Buruli ulcer incidence is highest among developing West African nations (WHO 2001), with cases in some countries exceeding those of tuberculosis and leprosy (Amofah et al.1993, 2002). Up to 16% of villages are affected in Côte d’ Ivoire (Marston et al. 1995; WHO 2001), and Benin has recorded 4000 cases since 1989 (Lagarrigue et al. 2000). A 1999 national survey in Ghana identified over 6,000 cases, making BU the second most prevalent mycobacterial disease (after TB) in that country (Amofah et al. 2002). In West Africa, nearly 25% of people infected are left permanently disabled (Johnson et al. 2005). There is also evidence of vast under-reporting of the disease.

The incidence of infection has increased dramatically over the past decade, even after considering improved reporting rates, largely as a consequence of environmental changes. Approximately 31 sub-tropical and tropical regions have reported cases of Buruli ulcer. These countries include: Angola, Australia, Bolivia, Burkina, Faso, Cameroon, China, Congo, Democratic Republic of Congo, Equatorial Guinea, French Guyana, Gabon, Ghana, Guinea, French Guyana, Gabon, India, Indonesia, Japan, Liberia, Malaysia, Mexico, Papua New Guinea, Peru, Sierra Leone, Sri Lanka, Sudan, Suriname, Togo and Uganda. A few isolated cases have been reported in non-endemic areas in North America and Europe, but these cases have been linked to international travel.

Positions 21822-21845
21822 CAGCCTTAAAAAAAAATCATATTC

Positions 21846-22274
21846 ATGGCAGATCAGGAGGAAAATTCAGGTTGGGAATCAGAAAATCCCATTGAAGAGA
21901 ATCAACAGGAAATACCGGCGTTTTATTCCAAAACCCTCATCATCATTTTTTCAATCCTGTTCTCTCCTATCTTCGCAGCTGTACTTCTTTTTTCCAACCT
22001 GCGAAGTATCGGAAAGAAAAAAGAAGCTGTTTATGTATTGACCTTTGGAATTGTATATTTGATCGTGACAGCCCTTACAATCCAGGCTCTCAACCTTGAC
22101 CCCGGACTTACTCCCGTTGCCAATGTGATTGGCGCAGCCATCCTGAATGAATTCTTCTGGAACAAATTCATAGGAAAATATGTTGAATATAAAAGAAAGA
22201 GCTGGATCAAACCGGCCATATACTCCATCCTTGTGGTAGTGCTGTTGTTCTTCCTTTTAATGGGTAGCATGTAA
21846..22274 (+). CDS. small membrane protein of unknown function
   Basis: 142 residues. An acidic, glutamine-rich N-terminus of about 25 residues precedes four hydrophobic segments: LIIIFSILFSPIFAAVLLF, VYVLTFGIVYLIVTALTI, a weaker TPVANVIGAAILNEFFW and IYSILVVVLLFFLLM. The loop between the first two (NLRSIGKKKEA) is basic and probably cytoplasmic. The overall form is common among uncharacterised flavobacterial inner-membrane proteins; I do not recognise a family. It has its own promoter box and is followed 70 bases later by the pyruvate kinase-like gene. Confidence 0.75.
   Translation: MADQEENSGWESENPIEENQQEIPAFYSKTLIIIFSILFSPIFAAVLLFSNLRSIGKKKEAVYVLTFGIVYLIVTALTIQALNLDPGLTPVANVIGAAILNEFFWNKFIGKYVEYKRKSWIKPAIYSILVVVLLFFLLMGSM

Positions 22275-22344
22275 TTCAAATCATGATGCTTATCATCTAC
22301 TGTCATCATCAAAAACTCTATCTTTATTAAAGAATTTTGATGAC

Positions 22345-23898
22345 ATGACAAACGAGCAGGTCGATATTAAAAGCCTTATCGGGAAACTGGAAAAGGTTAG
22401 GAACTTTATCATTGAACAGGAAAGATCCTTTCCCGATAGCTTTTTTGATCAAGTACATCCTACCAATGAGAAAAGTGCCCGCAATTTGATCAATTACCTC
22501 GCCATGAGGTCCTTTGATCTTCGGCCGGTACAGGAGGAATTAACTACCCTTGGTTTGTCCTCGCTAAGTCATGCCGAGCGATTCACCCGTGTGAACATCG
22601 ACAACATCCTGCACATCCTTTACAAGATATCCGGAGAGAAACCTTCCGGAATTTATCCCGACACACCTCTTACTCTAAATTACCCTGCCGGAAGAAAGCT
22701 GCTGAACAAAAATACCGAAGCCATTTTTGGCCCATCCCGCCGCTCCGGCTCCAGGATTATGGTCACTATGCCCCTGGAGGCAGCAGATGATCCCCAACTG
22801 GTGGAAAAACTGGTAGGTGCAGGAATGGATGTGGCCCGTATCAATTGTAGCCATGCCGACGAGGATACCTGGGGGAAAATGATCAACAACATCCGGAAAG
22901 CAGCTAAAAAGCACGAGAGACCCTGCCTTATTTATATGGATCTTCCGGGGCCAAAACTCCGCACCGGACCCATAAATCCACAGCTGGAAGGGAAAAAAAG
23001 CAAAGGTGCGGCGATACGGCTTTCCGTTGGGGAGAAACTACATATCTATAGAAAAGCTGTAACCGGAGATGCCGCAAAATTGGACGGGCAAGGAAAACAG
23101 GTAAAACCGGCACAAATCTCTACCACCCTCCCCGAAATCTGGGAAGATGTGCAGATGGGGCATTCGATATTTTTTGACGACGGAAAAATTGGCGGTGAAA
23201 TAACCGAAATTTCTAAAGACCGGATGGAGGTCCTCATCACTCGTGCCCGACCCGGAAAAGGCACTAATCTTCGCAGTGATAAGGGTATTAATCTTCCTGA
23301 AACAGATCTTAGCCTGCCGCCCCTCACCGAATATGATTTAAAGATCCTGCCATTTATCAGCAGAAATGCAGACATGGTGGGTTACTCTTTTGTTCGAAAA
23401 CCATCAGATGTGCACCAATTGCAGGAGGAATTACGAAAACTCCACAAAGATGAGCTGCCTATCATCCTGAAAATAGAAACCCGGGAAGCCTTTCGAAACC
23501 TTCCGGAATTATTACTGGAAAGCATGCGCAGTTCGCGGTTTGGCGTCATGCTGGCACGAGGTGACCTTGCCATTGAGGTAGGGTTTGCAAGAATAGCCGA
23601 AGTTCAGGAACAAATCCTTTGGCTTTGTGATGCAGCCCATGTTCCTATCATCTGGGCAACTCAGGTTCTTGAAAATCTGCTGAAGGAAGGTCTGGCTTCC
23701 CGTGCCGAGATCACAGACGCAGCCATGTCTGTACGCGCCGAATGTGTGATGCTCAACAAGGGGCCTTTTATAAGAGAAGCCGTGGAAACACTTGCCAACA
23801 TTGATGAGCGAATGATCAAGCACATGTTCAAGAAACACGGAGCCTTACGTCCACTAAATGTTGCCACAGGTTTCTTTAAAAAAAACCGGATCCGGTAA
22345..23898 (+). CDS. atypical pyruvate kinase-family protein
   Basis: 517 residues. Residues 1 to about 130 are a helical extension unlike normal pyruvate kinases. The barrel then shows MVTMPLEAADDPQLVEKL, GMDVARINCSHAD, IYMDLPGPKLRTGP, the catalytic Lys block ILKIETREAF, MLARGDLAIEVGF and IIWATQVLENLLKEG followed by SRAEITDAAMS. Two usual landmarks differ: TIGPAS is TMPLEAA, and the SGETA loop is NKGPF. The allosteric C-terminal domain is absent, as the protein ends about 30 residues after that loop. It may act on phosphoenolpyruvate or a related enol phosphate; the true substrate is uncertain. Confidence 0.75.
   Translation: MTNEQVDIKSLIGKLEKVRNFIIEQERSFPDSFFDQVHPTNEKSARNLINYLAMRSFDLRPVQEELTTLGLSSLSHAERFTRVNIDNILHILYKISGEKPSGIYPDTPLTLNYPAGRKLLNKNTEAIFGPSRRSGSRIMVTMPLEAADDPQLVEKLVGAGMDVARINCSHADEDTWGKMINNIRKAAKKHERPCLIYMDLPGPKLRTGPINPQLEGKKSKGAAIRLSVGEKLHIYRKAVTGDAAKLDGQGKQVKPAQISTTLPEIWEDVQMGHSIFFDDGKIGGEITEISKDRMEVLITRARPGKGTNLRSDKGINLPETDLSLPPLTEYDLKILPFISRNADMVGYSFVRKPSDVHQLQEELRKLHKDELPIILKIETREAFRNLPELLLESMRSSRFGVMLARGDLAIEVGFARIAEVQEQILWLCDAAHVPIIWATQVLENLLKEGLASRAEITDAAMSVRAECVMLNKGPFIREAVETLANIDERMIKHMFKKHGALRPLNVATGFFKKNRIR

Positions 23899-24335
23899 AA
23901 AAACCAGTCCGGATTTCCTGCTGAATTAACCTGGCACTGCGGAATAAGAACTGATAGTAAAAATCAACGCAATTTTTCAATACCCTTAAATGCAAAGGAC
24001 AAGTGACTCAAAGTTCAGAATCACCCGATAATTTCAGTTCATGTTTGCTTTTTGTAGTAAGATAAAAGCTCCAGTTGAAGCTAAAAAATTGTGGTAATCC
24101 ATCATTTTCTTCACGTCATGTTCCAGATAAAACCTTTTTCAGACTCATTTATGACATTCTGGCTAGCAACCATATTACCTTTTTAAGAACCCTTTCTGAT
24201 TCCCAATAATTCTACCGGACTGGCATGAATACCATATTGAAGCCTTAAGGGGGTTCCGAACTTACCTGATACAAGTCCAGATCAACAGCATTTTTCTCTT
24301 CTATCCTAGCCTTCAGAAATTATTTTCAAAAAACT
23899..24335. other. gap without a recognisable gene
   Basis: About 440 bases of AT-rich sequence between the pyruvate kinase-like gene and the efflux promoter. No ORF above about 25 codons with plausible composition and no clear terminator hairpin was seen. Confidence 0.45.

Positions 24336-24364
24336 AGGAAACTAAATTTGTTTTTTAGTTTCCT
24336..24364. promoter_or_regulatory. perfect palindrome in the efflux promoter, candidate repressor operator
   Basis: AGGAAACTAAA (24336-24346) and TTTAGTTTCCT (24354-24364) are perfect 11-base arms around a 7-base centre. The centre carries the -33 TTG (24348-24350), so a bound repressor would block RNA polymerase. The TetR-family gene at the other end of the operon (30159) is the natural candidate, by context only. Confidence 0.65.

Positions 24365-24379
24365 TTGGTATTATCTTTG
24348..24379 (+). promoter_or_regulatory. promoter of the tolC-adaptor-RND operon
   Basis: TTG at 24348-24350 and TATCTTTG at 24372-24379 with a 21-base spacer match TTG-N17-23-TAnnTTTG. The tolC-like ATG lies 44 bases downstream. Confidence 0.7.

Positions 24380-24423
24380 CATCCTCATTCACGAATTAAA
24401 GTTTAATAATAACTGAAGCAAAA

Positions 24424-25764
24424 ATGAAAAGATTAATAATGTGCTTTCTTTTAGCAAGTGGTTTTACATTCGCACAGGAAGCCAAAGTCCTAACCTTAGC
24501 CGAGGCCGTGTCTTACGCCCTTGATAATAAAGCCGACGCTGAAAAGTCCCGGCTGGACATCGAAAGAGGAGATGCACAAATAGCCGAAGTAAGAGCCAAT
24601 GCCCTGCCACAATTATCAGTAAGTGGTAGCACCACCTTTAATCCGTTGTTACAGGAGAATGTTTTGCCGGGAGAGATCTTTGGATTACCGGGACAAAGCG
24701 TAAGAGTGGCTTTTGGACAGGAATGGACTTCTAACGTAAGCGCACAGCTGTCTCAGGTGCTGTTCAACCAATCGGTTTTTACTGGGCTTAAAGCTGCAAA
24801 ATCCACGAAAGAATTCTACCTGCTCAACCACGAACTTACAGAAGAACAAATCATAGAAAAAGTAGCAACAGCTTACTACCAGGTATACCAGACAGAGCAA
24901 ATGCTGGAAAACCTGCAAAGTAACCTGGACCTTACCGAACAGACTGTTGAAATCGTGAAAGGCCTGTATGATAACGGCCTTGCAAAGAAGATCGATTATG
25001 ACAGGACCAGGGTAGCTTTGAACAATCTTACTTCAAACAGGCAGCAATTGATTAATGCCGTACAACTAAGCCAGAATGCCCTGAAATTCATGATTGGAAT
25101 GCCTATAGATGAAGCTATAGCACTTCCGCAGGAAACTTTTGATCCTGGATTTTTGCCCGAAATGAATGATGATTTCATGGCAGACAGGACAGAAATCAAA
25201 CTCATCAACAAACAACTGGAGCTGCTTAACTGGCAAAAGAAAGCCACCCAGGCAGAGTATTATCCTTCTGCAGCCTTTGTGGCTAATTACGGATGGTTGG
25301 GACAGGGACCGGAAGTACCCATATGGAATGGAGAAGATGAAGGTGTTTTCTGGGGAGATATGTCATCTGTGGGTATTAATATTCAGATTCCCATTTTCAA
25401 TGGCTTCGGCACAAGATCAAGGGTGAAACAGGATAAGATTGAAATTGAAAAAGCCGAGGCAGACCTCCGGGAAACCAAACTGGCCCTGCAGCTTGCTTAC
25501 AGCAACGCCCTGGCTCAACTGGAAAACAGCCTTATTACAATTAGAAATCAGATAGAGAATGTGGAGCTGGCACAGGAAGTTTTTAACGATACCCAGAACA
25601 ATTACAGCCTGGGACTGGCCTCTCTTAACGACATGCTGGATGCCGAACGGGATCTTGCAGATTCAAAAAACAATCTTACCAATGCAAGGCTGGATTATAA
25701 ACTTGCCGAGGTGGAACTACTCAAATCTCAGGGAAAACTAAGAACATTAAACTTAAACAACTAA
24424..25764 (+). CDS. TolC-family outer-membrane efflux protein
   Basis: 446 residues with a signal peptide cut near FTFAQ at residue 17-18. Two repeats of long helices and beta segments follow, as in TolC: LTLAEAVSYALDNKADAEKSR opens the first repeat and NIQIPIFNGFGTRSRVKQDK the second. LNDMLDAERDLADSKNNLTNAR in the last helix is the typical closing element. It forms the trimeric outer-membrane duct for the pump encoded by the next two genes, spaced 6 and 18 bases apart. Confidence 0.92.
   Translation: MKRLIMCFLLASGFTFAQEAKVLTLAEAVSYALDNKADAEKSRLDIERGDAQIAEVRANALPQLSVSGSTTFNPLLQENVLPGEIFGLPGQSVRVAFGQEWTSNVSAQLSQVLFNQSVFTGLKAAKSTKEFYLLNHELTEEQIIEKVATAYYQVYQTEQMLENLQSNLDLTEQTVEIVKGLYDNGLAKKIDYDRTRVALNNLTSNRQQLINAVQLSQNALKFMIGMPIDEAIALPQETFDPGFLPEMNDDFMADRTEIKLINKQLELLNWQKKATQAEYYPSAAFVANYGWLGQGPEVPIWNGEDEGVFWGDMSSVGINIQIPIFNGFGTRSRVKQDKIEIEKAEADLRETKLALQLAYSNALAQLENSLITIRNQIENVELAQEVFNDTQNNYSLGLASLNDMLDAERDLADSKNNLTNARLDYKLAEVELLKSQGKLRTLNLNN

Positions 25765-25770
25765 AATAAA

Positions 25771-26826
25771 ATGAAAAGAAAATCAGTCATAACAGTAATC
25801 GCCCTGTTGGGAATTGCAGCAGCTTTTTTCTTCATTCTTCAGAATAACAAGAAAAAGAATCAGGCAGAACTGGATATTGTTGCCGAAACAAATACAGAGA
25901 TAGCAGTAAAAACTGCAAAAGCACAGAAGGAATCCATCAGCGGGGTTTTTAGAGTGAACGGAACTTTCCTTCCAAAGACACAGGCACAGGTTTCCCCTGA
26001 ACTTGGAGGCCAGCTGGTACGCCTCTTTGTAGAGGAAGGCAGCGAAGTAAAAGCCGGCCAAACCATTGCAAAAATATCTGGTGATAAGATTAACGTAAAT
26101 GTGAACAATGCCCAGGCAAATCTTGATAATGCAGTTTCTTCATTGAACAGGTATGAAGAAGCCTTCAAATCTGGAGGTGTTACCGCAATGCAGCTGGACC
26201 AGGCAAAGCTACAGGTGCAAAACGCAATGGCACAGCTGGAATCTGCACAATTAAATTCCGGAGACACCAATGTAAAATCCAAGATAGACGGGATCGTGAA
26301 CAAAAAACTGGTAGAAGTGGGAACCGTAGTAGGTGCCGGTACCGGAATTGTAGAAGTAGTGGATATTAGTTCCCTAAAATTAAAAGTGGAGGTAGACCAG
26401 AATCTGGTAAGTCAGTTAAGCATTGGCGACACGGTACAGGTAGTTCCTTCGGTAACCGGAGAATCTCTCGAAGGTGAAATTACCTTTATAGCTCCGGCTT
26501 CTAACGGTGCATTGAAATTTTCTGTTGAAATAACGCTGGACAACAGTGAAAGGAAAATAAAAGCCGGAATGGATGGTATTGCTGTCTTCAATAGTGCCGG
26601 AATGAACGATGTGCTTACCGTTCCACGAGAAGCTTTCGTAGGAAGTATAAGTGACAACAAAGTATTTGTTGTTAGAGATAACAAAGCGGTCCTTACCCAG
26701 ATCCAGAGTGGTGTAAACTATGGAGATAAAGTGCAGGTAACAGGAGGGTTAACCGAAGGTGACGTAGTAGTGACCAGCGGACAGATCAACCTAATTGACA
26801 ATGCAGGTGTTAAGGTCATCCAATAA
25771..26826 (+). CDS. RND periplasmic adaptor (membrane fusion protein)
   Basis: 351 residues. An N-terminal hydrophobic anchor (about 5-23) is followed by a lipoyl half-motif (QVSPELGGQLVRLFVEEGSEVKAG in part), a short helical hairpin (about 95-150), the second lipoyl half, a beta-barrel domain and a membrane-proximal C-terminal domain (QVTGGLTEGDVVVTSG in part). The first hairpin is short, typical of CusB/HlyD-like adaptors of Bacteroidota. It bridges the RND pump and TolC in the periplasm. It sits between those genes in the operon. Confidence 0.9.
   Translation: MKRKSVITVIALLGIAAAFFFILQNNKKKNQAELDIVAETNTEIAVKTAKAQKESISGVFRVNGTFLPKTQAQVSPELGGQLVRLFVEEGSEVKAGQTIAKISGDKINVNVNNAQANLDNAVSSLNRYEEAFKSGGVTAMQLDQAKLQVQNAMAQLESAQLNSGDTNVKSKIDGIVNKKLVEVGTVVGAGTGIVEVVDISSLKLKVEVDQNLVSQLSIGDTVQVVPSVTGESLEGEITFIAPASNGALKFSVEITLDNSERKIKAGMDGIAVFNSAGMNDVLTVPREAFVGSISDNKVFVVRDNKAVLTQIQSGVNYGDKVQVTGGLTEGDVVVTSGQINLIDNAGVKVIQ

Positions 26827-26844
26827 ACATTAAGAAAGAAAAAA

BU 01 Prevalencemap

Buruli ulcer prevalence rates among the regions of Ghana, Africa. Figure from Amofah et al. (2002).

BU 02 Worldmap

Worldwide distribution of Buruli ulcer disease. Figure  from WHO (2000).